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November 23, 1971 - Image 1

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The Michigan Daily, 1971-11-23

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WRITE-ON INC.
See Editorial Page

Y L

Ai t iAzr

:Idy

STAY HOME!
High-30J
Low--0
Fair and colder;
occasional snow

Vol. LXXXII, No. 64

Ann Arbor, Michigan-Tuesday, November 23, 1971

Ten Cents

Twelve Pages

Te et

Twelve Pages

PRINT CO-OP ISSUE:
Council considers
action against ARM

fails
on'1

Senate

to

act

"> By TONY SCHWARTZ
Student Government C o u n c il
may file criminal and civil charges
against American Revolutionary
Media (ARM) today if the group
fails to produce some $1,500 which
Council originally alloted to the
University Student Print Co-op for
the purchase of printing equip-
ment.
At an emergency meeting Sun-
day night, SGC v o t e d to file
c h a r g e s against ARM. If the
money is not returnedaby noon to-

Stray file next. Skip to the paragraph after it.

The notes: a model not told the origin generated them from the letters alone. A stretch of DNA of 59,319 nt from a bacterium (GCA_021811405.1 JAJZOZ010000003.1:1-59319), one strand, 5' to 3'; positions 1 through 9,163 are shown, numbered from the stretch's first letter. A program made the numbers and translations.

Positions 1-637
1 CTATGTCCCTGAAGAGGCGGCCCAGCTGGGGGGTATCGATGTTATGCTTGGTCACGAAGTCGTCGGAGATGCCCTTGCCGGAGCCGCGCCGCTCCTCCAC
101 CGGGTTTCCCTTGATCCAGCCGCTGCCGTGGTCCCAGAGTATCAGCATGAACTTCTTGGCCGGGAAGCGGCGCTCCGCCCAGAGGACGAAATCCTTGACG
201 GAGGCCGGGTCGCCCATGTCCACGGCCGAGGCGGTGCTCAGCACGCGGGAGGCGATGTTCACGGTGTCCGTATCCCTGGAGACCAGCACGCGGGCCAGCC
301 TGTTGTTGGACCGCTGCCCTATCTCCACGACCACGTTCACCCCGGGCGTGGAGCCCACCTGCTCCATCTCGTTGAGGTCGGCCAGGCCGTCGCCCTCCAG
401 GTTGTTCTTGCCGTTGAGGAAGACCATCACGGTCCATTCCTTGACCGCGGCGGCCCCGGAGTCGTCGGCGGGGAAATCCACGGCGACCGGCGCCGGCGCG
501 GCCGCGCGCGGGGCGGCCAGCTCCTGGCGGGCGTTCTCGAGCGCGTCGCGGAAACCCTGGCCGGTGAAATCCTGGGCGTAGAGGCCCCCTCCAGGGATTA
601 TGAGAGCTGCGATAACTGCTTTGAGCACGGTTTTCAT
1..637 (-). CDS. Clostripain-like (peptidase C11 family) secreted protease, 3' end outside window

day, SGC members and Council
will meet to finalize the legal im-
plications and feasibility of the
unprecedented move, according to
Council member Michael Davis,
Grad.
In addition, Central Student Ju-
diciary (CSJ) voted late last night
to grant SGC's request for a trial
on their charges against ARM.
* D e b a t e continued early this
morning on Council's request to
continue a temporary freeze placed
Sunday on ARM's student ac-I
counts by CSJ, as well as on those
organizations which SGC members
call ARM "fronts," International
Liberation Studies and the Uni-
versity Film Society.
Doug Richardson, '72, a former
member of SGC and of ARM, re-
signed from the Student Print Co-
op board last night "in protest of
ARM's manipulative, deceitful and
possibly fraudulent dealings in
this whole matter."
Joel Silverstein, '72, an SGC